Over the past week and a half I’ve been using the app Adobe Photoshop Sketch for iOS with the iPad Pro and Apple Pencil. It’s not what I expected. I expected it to be an experience in which the stylus (the Apple Pencil) would be speedy and the app would have simple basics. As it turned out, the Apple Pencil is speedy, yes, but latency is so extremely small it’s as if the hardware were made for this app specifically. This goes for the app interacting with the Pencil as well – tapping between brushes and backing up and drawing – all of this felt entirely natural.
The app Adobe Photoshop Sketch is made for painting pictures. I’d say it was made for drawing, but that’d be confusing due to the name of Adobe’s very similar app called Adobe Illustrator Draw.
In Adobe’s Illustrator Draw app, you’re able to create vector illustrations – this Adobe Photoshop Sketch app is all about flatness and variety. If you’re a graphic designer looking to do design work, you might lean towards “Draw”, while if you’re an artist, you man lean towards “sketch” – or if you’re both, you’ll use both.
Where “Draw” is all about flat, smooth edges, “Sketch” is about creating anything you want, however simple or detailed.
In Adobe Photoshop Sketch, I was able to work with a selection of brushes that emulate the effects of pencils, pens, brushes, and spray paint. Each brush allows you to be flat or blend – each color is able to participate with the rest of the image already on the page or fall flat upon it.
ABOVE: This giraffe is created with a set of several brushes. Starting with a blue watercolor brush, the color is allowed to spread and wash out. Later in the image, paint markers are used to create flat, non-blending areas (like the teeth).
Once you’ve created a sketch, you’re able to send said piece of media to Illustrator or Photoshop, scaling your work up “4x” to print, if that’s what you’re all about, or creating a layered PSD with Photoshop.
ABOVE: A variety of brushes are used to replicate real-world tools. Paint, marker, and a blue ball-point pen are created here, for example.
The layers bit isn’t as exciting as you might imagine. While you are able to keep your background image (if you have one) separate from your sketch, that’s about the extent of it all. This isn’t like full Photoshop where you’re able to have as many layers as you want.
This app is connected to the art/design social network Behance, allowing you to share your artwork really, really easily. Sharing occurs from within the app, and you’re able to browse other users’ works made on the same platform from within the app as well.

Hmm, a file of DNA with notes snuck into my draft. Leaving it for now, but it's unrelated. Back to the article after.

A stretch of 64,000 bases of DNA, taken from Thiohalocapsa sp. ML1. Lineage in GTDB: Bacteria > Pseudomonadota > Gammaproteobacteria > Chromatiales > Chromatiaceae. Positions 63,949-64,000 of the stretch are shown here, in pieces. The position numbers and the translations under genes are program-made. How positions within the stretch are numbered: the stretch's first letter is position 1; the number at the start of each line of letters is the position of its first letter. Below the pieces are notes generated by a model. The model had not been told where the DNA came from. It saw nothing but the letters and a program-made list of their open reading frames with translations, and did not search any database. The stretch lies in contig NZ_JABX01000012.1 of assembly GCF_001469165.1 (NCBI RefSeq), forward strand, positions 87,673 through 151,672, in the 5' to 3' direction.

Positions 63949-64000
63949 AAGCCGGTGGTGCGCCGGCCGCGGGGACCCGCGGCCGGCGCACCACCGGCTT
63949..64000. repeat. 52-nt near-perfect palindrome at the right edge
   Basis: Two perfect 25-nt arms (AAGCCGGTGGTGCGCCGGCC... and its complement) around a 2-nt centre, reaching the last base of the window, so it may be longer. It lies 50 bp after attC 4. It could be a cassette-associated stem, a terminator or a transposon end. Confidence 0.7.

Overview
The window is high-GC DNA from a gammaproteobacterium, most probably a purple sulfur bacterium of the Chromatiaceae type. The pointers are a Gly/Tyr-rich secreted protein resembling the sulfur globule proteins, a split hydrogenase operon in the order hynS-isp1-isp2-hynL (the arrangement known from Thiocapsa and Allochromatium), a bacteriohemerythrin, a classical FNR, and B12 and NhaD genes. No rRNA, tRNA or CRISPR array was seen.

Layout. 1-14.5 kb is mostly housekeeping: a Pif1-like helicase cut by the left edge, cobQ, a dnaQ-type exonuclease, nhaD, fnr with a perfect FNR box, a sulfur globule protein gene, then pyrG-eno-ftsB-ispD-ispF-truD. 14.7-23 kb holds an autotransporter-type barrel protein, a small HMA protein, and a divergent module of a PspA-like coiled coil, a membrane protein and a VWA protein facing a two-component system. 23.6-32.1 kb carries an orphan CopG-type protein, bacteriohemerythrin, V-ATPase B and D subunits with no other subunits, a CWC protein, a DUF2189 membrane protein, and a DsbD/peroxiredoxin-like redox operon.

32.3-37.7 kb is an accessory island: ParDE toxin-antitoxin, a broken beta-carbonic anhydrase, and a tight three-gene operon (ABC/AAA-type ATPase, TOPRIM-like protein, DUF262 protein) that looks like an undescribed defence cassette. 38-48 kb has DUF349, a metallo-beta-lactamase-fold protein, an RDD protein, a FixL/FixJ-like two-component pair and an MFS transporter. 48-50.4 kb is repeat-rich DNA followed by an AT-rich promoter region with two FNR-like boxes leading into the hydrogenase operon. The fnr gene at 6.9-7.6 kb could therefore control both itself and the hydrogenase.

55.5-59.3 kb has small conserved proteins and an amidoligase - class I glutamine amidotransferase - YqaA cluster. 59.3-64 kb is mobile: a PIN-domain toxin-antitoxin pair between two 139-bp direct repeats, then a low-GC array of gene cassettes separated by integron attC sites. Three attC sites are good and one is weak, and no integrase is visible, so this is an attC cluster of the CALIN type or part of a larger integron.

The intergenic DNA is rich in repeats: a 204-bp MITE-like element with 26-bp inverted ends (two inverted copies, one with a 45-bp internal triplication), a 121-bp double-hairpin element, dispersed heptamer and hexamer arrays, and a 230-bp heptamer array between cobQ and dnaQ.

ABOVE: Brushes of all sorts allow the artist or designer to create a wide variety of strokes and blends. BELOW: While brushes replicate real-world tools, the user benefits from remembering that they’re working with an inverted canvas, where light doesn’t just bounce off the image, it shines out from it.
I find that working with Adobe Photoshop Sketch makes me want to draw more than I have time for. It’s a testament to the quality of the app as much as it is the quality of the hardware that I’ve not grown tired of using either together for almost two weeks, every single evening.
ABOVE: A dragon exits an iPhone, the iPhone having come from Adobe’s stock library, accessible through the app. BELOW: A set of images created with Adobe Photoshop Sketch on the iPad Pro with the Apple Pencil (as it is with the rest of the illustrations in this review).
My only real concerns lie in the inability to use the side of the “lead” tip of the Pencil – which is more of an Apple hardware sort of problem than it is an Adobe thing – and the Adobe Stock UI and process.
iPad Pro is here: now its trial by fire begins
When I head in to find stock photography, brushes, backgrounds, etc., I feel that Adobe could be more up front about which bits and pieces are going to need additional licensing in order to use in a piece of media I’m planning on selling in the future.
Grabbing brushes and making brushes with the Adobe store interface here, too, isn’t as intuitive as I feel like it aught to be.
Granted, the brushes that come with the app right out the gate, they’re fine. But if I were planning on using this app to really and truly create a great work of art, I’d want more options.
Adobe Photoshop Sketch is a perfect example of why artists and designers should give the iPad Pro some real thoughtful consideration. Along with the Apple Pencil, the iPad Pro and Adobe Photoshop Sketch feel as though they were made for one another.
I’d say the same about devices with Android that have high-quality stylus action – like the Galaxy Note series – but with Sketch I’d much rather be creating on a far larger drawing board.
If you’re considering checking out Adobe Photoshop Sketch, I suggest you to check out the free trial run of Adobe Creative Cloud. From there you’ll be able to move back and forth between devices – tablet, smartphone, and desktop machine easily and seamlessly. It makes the whole digital creative process simple enough to be enjoyable.